Monday, January 30, 2012

South Carolina State Treasurer Smells PEU

Curtis Loftis, South Carolina's Treasurer, wants the state's pension fund to lighten up on alternative investments.  WSJ reported:

Just five years ago, it was illegal for South Carolina's public pension plan to invest in hedge funds, private equity and other complicated bets.

Now, nearly half its assets are in such investments.

Loftis believes this allocation is far too high.

(Loftis is) fed up with years of high fees on the state's hedge-fund, private-equity and real-estate investments, and their complex terms, which he says are incomprehensible to the average taxpayer.

"I question whether Wall Street's interests are being protected or our interests are being protected," says Mr. Loftis.

The Carlyle Group's David Rubenstein called on Loftis in August 2011. The hour long session was an attempt by Rubenstein to touch his client. Loftis understands the private equity underwriter (PEU) mentality:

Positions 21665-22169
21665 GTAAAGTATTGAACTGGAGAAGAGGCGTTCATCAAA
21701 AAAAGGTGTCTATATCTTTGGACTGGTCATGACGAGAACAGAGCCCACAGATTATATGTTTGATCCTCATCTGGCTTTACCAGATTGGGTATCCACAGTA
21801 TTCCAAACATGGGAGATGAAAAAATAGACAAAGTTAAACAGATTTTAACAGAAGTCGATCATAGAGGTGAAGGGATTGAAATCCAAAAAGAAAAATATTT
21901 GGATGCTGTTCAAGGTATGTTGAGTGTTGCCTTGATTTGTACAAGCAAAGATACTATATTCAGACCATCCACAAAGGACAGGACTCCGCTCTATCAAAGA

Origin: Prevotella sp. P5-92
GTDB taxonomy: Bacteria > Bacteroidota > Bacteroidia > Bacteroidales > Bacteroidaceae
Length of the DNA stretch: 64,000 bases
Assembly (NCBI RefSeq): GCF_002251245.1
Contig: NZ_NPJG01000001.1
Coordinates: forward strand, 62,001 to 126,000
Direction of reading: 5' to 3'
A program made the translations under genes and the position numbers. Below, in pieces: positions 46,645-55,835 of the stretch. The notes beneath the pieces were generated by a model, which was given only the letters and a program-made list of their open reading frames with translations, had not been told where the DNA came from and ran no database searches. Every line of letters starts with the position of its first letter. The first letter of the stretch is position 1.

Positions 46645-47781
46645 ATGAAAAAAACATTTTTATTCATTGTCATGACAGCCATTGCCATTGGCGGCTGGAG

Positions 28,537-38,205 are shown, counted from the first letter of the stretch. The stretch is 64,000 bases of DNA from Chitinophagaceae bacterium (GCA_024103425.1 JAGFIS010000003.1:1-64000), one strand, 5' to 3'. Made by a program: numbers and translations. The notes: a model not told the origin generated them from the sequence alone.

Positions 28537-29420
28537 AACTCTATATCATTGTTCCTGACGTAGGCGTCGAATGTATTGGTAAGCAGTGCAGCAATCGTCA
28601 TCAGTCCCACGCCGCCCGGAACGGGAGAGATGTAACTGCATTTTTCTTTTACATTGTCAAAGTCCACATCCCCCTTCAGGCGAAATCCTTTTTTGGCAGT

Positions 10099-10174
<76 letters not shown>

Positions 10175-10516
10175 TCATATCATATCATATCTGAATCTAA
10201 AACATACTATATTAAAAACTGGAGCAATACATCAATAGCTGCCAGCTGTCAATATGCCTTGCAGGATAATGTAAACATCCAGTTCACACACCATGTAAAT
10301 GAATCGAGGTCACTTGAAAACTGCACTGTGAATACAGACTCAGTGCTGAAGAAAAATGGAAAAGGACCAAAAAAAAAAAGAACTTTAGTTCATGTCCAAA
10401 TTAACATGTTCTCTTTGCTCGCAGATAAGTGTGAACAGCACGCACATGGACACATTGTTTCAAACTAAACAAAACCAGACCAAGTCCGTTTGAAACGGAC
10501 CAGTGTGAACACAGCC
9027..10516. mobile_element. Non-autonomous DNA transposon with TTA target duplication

"He's a great man," Mr. Loftis says about Mr. Rubenstein. But, he added, "these people are not my friends. If I weren't the treasurer of South Carolina, they wouldn't take my calls."

No, they would not. PEU's focus on the 2 and 20, which Loftis stands to threaten.  They'd hate another PEU run.  How much did South Carolina's pension pony up in Carlyle capital calls in the 2008 financial meltdown?  CalPERS kicked in $681 million.

How much did South Carolina's alternative investment exposure rise keeping PEU's from swirling down the cash drain?  Rest assured, David Rubenstein won't say.  He probably views it as a discourteous question.